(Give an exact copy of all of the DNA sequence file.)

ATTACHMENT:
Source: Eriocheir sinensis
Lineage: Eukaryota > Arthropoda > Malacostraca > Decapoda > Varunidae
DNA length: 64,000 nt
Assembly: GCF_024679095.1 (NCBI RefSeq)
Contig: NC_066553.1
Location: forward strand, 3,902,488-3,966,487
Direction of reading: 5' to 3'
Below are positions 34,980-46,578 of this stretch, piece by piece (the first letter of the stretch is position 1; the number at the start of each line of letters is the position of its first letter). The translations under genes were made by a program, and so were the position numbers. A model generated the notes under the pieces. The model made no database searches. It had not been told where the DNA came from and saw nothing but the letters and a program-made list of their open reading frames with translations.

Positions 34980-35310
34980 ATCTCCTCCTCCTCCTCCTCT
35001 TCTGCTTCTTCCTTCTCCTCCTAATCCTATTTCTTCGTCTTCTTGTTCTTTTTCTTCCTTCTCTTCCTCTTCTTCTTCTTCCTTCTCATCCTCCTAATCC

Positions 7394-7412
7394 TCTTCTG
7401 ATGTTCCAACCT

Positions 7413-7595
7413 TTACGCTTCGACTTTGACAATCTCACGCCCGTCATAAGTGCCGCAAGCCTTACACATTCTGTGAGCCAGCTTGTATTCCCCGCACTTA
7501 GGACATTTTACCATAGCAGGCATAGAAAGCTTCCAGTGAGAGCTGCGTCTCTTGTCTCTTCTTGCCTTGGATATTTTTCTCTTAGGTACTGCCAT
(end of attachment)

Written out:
Source: Eriocheir sinensis
Lineage: Eukaryota > Arthropoda > Malacostraca > Decapoda > Varunidae
DNA length: 64,000 nt
Assembly: GCF_024679095.1 (NCBI RefSeq)
Contig: NC_066553.1
Location: forward strand, 3,902,488-3,966,487
Direction of reading: 5' to 3'
Below are positions 34,980-46,578 of this stretch, piece by piece (the first letter of the stretch is position 1; the number at the start of each line of letters is the position of its first letter). The translations under genes were made by a program, and so were the position numbers. A model generated the notes under the pieces. The model made no database searches. It had not been told where the DNA came from and saw nothing but the letters and a program-made list of their open reading frames with translations.

Positions 34980-35310
34980 ATCTCCTCCTCCTCCTCCTCT
35001 TCTGCTTCTTCCTTCTCCTCCTAATCCTATTTCTTCGTCTTCTTGTTCTTTTTCTTCCTTCTCTTCCTCTTCTTCTTCTTCCTTCTCATCCTCCTAATCC

Positions 7394-7412
7394 TCTTCTG
7401 ATGTTCCAACCT

Positions 7413-7595
7413 TTACGCTTCGACTTTGACAATCTCACGCCCGTCATAAGTGCCGCAAGCCTTACACATTCTGTGAGCCAGCTTGTATTCCCCGCACTTA
7501 GGACATTTTACCATAGCAGGCATAGAAAGCTTCCAGTGAGAGCTGCGTCTCTTGTCTCTTCTTGCCTTGGATATTTTTCTCTTAGGTACTGCCAT